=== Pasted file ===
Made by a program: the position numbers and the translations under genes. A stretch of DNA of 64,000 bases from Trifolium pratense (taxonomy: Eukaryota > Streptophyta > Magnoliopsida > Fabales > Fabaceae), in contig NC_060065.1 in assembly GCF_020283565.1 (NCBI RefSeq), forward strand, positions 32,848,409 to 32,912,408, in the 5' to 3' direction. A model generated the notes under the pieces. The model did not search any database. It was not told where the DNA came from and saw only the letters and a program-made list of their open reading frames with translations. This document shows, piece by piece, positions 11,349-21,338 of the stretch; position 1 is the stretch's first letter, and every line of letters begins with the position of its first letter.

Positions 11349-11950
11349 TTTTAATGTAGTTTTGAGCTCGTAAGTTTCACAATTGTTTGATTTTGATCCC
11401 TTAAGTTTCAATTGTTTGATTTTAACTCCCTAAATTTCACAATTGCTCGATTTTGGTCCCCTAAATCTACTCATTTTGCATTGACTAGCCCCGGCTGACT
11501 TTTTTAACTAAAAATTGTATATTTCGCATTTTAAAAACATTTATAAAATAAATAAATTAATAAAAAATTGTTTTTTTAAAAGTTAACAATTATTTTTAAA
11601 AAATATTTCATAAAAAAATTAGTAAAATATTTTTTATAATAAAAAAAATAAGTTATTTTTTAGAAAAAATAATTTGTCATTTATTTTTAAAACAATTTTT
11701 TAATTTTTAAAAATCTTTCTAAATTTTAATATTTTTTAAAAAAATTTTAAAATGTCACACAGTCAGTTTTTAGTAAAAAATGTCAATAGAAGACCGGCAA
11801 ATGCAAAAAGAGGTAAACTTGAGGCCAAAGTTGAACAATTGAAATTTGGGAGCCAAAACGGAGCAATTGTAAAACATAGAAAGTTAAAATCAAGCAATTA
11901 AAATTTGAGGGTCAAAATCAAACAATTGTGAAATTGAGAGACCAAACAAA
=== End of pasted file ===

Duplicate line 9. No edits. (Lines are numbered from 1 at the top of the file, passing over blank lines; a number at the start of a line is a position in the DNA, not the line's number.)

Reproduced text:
11901 AAATTTGAGGGTCAAAATCAAACAATTGTGAAATTGAGAGACCAAACAAA